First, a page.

3 B2B Mobile Trends To Watch In 2010

Recently Gartner, the respected analyst organization, released their predictions about Mobile Consumer Applications In 2012. While I agree with most of Gartner’s consumer predictions, I wanted to talk about the impact of mobile on B2B organizations in the next year. Planning for 2012 is great, but it is important to understand what is actionable this year.

The difficult issue when discussing mobile is that it really addresses a wide variety of communication methods including: people finders, schedule organizers, text alerts, wake-up calls, mobile web sites, mobile coupons, voting, and Bluetooth. Another issue to keep in mind is that BlackBerry is still out selling Apple’s iPhone at a rate of more than 2 to 1. However, looking at application downloads and activity on both platforms shows that the iPhone has a higher level of user engagement and a more mature application store.

The important thing to remember is that most of the business world is still on BlackBerry devices, while the iPhone is currently a more consumer focused device. This is changing but when planning mobile strategies for 2010 it is critical to have a clear picture of the device adoption rate within your current and potential customer base.

B2B Mobile trends To Watch

1. Location-Based Integration With All Mobile Applications
– Integrating location-based functionality into B2B mobile applications in 2010 will begin to set a trend that will become standard in years to follow. I will be writing a more in depth post solely about the implications of location-based applications soon. Meanwhile, in the B2B space we continue to hear about consumer location-based applications like Foursquare and Brightkite. While these applications clearly add a valuable layer of experience to social networking, the true power of location-based applications sits with B2B.

Social media connects people online, but adding location-based applications to mobile devices helps to foster online relationships offline. On this blog we have talked a lot about the power of relationships for B2B. If your organization values relationships, then location-based is a logical step in cultivating digital customer relationships.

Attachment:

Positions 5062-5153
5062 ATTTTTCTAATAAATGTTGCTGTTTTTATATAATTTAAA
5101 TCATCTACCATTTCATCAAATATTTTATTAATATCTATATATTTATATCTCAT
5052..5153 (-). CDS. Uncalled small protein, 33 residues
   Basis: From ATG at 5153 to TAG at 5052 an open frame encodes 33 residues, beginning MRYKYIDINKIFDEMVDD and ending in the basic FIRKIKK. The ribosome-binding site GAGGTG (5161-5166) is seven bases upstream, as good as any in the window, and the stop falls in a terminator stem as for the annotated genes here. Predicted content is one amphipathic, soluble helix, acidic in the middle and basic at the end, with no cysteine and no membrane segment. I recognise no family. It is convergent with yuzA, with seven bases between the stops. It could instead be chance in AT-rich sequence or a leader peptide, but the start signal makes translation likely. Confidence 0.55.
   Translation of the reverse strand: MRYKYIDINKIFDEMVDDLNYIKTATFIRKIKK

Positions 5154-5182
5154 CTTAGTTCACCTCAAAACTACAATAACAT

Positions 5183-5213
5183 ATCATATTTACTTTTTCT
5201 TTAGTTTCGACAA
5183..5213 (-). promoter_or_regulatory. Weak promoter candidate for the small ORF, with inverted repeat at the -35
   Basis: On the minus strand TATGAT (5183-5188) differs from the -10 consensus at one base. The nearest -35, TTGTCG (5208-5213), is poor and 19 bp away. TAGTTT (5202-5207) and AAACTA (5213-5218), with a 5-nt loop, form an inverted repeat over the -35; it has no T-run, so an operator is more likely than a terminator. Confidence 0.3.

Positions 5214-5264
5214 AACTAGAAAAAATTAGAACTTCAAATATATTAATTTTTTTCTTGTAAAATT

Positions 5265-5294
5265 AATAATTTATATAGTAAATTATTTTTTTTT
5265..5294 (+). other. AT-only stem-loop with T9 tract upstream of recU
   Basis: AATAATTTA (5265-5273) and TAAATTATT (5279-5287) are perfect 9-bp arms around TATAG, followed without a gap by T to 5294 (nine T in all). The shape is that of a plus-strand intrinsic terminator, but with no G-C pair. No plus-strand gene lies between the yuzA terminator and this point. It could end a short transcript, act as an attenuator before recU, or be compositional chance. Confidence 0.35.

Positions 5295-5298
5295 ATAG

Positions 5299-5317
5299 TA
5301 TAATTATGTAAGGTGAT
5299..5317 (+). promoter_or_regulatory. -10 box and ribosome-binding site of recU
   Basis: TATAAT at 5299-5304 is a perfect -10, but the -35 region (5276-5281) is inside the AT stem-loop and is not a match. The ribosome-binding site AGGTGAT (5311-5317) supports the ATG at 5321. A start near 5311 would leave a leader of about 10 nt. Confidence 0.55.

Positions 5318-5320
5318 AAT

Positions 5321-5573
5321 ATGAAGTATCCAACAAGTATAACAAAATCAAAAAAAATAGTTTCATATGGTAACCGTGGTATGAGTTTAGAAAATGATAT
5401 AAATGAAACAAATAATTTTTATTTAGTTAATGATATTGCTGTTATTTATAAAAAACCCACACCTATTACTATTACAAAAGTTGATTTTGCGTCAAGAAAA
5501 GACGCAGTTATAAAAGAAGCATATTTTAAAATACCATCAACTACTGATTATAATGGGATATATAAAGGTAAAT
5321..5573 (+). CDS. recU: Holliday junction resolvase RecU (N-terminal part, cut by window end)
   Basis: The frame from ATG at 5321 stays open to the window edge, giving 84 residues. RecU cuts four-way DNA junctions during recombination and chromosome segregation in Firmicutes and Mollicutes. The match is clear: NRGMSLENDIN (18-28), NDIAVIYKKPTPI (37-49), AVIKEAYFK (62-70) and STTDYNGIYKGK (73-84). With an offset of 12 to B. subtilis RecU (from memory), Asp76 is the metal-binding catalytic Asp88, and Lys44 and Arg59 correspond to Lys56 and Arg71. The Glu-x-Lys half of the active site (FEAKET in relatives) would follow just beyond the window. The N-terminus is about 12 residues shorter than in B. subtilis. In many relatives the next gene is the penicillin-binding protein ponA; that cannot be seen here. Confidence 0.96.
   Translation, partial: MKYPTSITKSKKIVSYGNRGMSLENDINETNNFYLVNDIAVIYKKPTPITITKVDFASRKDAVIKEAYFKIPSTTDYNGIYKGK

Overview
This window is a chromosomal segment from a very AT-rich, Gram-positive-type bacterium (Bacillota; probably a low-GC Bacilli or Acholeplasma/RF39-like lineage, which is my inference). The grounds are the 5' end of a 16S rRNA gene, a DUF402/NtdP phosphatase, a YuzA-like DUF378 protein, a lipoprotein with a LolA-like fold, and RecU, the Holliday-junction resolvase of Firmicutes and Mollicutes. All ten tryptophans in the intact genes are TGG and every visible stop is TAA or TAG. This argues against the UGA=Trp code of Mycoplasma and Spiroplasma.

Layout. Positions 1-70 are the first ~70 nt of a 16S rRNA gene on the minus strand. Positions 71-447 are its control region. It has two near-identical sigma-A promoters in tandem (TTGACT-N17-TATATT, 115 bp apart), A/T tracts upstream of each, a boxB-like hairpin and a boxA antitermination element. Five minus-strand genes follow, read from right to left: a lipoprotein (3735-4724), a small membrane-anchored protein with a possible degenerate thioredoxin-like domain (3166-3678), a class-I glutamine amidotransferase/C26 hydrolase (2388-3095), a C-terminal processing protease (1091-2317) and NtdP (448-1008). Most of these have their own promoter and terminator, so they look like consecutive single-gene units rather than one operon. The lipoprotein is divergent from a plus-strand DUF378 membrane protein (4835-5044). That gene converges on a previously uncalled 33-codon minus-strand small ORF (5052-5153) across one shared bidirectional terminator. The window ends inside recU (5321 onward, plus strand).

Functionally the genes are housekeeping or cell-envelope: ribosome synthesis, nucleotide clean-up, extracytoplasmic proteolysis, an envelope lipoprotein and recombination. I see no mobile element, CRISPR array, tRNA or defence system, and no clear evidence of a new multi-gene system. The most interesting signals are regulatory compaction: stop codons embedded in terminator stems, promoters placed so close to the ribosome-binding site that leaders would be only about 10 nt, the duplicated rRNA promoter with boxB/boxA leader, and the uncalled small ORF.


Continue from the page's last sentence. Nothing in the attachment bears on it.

Location-based functionality will become common place in CRM applications, B2B social networks and other applications. I don’t think wide adoption will occur in 2010 but it will certainly be the start.

2. Multifaceted Customer Service Applications
– For years now B2B customer service, a critical customer retention and acquisition tool has been relegated to a 1-800 number and an e-mail address. Recently things like real-time chat and user groups have surfaced as an extension of customer service. In 2010 B2B customer service will begin to go mobile in a significant way.

Not only will customer service begin to go mobile, but it will also create new customer touch points in the form of mobile applications, text messaging, mobile chat and more. In the coming year it will not be uncommon to have a distributor use a mobile application, not just to check on the status of his order from the manufacturer, but to get push notifications about shipping or production delays, to ask a customer service rep a question via mobile chat, or see the top questions about a product in a user-forum.

3. Integrating Mobile Into Tradeshows – Industry tradeshows are not going away anytime soon in the B2B space. They are a staple cost in most annual budgets for B2B organizations. However, what has already started to change is the increased focused on maximizing cost of event sponsorships and employee travel, while at tradeshow events. Mobile is a major catalyst in helping to boot this ROI. In 2010 B2B organizations will begin to use mobile communications tools, like text messaging to spread word-of-mouth about tradeshow parties and events while building new opt-in databases for mobile marketing.

Do you agree? How is your organization handling the opportunity of mobile?